Mayumi Otero is a French illustrator of children’s stories. Her drawings and etchings contain the playful, ironic, even gruesome sort of humour that can be found in web comics like The Perry Bible Fellowship – a welcome departure from the stiff, elaborate illustrations of old and the rainbow-coloured fluff in children’s books today.
Otero’s portfolio is roughly 50% black-and-white line drawings and 50% full-colour pieces in retro yellows and reds. The latter often feature children with narrow eyes, neat black hair, and impossibly yellow skin, à la Chinese ads and propaganda of the early 1900s. Many of Otero’s children, regardless of skin colour, encounter large Asian beasts (mostly tigers) and monsters (see “La Coupure”, in which an onion-man attacks the boy who peeled him).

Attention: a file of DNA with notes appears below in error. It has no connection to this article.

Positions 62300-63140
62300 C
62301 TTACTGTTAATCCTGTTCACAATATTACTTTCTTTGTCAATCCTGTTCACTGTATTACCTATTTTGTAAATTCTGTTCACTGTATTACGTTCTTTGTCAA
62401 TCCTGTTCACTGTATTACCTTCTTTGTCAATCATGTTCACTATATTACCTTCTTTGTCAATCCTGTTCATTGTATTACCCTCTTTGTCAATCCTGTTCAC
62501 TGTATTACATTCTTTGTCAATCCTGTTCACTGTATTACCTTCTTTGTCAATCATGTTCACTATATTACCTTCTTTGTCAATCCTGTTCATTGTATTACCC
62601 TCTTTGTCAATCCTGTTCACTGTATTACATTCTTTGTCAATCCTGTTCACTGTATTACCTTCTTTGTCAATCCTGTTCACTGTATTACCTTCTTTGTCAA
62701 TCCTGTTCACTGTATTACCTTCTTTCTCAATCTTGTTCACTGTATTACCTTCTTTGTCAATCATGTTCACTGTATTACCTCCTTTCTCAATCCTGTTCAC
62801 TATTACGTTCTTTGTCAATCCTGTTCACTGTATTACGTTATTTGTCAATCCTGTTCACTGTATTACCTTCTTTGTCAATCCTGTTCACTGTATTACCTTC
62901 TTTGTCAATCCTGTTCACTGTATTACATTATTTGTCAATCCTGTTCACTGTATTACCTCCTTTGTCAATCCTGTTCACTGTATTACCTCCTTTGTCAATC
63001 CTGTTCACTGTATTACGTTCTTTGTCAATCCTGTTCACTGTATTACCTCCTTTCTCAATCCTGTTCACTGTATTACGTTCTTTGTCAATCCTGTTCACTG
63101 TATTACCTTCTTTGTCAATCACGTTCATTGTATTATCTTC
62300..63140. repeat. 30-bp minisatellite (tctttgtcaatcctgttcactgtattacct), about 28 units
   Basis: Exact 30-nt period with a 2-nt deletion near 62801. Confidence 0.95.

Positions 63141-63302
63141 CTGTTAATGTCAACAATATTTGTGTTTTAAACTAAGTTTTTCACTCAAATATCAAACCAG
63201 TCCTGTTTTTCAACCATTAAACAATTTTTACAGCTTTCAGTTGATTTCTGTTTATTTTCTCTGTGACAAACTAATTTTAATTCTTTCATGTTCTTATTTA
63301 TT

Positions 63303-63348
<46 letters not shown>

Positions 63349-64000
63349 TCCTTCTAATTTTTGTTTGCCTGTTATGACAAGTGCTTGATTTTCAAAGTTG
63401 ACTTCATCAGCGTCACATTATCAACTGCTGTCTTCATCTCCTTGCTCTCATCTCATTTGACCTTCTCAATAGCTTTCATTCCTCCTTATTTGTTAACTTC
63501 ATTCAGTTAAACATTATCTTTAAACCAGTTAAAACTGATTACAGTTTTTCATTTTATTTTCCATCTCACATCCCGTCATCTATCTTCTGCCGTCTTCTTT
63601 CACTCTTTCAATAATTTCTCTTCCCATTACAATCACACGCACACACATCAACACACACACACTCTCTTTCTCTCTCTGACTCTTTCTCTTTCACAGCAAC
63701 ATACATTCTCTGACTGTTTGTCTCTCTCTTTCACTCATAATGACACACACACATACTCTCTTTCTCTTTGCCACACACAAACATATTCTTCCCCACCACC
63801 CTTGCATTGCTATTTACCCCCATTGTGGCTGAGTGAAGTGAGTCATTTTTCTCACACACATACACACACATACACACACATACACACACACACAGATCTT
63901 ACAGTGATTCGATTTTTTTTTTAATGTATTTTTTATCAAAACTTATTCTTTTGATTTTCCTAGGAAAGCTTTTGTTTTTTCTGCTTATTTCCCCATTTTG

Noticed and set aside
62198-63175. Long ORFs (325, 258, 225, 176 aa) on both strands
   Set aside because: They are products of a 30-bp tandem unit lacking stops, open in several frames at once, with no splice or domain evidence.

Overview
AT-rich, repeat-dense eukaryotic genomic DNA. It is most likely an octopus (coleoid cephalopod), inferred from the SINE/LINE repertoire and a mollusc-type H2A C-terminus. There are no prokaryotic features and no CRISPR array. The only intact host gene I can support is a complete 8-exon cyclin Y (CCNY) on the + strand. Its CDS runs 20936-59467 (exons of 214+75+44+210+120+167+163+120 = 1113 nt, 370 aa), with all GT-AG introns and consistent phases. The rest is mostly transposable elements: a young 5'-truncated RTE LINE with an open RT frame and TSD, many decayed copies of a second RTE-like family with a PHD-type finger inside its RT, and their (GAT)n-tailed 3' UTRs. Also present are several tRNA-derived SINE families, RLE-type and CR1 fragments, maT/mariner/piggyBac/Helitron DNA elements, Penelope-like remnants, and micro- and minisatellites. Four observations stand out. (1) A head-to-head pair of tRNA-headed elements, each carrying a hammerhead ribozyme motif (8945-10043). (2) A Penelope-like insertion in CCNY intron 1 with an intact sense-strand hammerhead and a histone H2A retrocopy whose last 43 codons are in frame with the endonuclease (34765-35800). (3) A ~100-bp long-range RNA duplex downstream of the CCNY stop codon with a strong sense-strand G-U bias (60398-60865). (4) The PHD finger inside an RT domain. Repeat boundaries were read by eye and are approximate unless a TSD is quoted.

While she draws heavily from Chinese and Japanese folklore and old product labels (great examples in her blog), Otero translates the elements into a surreal style that’s truly her own. And despite the nod to fairytales, there is nothing standard or cutesy about Otero’s work. Her stories won’t make kids feel warm inside or teach them a moral. Unless the moral is “Don’t peel onions” or “Don’t chop off cats’ heads” or “Tigers will get you”.
Otero also co-founded Editions Icinori, an illustration and publishing project, with Raphael Urwiller. Both studied at Ecole Supérieure des Arts Décoratifs de Strasbourg.